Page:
McConnell is well known in Canada as one of Canada’s largest private foundations with a long and very successful history in supporting universities, arts and culture and social and environmental issues. I think of Stephen as a true renaissance man or in cricket terms someone who can both bat and bowl. He has worked for Raffi, the famous children’s musician; he has been the owner of a jazz café in Vancouver; he has produced award-winning documentaries. It is no surprise to me that Stephen is always looking for new ideas, and I don’t mean that in simply the flirtatious sense of the word, but ideas that have the potential to reshape our lives.

The Hon. the Speaker: I’m very sorry to interrupt you, but I have just been informed by the Black Rod that there seems to be a situation involving a possible fire. The west side of the building is being evacuated. They have asked that we evacuate as well, and I would ask you to follow the Black Rod down the south stairs to the outside.

(The sitting of the Senate was suspended.)

(The sitting of the Senate was resumed.)


Business of the Senate

The Hon. the Speaker: Honourable senators, the sitting is resumed. Senator Omidvar, I apologize for having interrupted you. You are ready for the balance of your time.

Stephen Huddart

Hon. Ratna Omidvar: Thank you, Your Honour. I always wanted to set the chamber on fire with my words, but this is not quite how I expected it would happen.

I was introducing Stephen Huddart — imagine him in virtual reality there — from the J.W. McConnell Family Foundation. I wanted to tell you about a big idea he is leading that is truly transformational. He wants to create a new ecosystem, a whole new marketplace where proven social solutions meet with financial investors both to make money and to do good work, leaving a reasonable profit for the investor and also a legacy of public good — profit with purpose, as someone has called it.

To give you an example of what this means, let’s take housing on First Nations reserves as an example. Certainly this is a difficult problem to tackle. However, McConnell has found a successful path forward in partnership with the Huron people, the federal government and private financial institutions. Close to 400 community members in the Huron-Wendat First Nation in Quebec have been able to access mortgages from a community-operated fund. They are now homeowners. In addition to the creation of home ownership for 400 people, jobs for trades people in the community have been created, and, of course, an investment return for the mortgage holders has been assured.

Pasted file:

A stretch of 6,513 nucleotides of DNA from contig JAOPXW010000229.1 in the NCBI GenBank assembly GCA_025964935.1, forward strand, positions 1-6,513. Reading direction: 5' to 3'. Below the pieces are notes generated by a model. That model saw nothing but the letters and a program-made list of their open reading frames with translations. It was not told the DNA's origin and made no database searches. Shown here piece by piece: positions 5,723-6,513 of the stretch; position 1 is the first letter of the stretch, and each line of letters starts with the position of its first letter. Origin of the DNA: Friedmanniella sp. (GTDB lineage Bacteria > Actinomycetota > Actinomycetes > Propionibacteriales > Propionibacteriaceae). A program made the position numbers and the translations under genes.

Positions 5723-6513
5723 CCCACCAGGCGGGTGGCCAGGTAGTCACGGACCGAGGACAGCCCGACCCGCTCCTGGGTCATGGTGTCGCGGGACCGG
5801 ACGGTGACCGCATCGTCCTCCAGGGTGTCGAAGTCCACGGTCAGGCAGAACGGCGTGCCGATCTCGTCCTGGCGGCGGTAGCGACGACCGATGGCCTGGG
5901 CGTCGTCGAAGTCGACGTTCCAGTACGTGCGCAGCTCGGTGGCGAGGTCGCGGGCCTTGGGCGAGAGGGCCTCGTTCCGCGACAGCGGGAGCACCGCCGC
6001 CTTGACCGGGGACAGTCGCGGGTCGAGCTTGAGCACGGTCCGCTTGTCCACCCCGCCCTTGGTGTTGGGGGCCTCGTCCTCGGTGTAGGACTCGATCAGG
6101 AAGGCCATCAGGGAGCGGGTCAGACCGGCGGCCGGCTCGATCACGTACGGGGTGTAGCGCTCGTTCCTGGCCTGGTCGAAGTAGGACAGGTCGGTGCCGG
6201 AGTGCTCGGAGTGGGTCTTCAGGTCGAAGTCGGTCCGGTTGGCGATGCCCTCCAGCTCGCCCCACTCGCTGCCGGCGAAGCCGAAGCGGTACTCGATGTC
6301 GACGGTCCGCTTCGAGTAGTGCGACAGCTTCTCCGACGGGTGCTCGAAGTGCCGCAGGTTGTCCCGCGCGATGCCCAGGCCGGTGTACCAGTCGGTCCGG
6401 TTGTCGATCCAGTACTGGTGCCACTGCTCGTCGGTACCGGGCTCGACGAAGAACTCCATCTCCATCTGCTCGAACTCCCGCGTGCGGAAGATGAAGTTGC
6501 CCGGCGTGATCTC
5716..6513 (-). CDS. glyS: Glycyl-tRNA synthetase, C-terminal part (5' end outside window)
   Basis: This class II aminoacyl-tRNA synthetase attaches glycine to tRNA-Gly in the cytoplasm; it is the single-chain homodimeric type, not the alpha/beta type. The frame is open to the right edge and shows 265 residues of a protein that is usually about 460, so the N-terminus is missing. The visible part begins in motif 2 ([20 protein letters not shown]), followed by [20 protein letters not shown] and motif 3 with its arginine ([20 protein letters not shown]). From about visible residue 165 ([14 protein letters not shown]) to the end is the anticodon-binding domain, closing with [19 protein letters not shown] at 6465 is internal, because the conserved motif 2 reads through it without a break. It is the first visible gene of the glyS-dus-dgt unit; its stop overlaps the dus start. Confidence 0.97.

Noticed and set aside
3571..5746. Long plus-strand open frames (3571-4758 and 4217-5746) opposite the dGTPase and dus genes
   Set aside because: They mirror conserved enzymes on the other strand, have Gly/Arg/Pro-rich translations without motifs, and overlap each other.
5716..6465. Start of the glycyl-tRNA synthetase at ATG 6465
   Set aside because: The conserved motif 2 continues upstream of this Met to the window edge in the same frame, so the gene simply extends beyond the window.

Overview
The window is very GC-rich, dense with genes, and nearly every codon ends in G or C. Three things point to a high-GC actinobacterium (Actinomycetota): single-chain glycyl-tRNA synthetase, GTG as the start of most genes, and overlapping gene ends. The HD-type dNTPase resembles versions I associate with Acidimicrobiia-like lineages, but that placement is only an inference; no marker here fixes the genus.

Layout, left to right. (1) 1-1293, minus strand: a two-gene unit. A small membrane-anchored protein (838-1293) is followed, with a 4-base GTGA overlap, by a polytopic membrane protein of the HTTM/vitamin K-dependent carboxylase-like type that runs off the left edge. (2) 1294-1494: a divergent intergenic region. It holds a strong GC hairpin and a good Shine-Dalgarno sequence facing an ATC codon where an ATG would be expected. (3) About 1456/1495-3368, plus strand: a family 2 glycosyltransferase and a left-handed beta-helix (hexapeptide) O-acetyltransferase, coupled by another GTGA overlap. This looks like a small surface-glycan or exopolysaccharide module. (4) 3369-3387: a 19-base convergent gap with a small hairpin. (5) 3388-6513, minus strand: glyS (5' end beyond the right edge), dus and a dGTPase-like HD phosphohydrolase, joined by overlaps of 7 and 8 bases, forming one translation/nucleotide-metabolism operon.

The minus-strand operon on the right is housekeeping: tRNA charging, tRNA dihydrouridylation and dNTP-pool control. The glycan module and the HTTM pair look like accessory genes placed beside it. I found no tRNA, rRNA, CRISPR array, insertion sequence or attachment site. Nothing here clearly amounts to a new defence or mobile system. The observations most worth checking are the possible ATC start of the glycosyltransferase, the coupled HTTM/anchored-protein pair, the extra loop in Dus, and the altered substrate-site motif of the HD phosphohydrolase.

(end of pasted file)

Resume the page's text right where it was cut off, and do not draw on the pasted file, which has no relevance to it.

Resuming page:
Honourable senators, I think we all agree and realize that the complexity of problems facing Canadians is only growing. We also know that it is impossible to meet all the needs of all Canadians through government grants and funds. Creating a new marketplace of social finance, where proven ideas meet money, seems to me to be a truly big idea and worthy of our attention.

Later today, along with Stephen Huddart, I am convening a group of fellow parliamentarians and representatives from business, and others from the social innovation community, to discuss how Canada can amplify these and similar efforts on a national, regional and local scale. I hope to update you periodically on the progress of this big idea. In the meantime, please join me in congratulating Stephen Huddart and the J. W. McConnell Foundation for their courage in not simply being satisfied with doing good charitable work but reaching for transformative and systems change.


Canadian Institute for Military and Veterans Health Research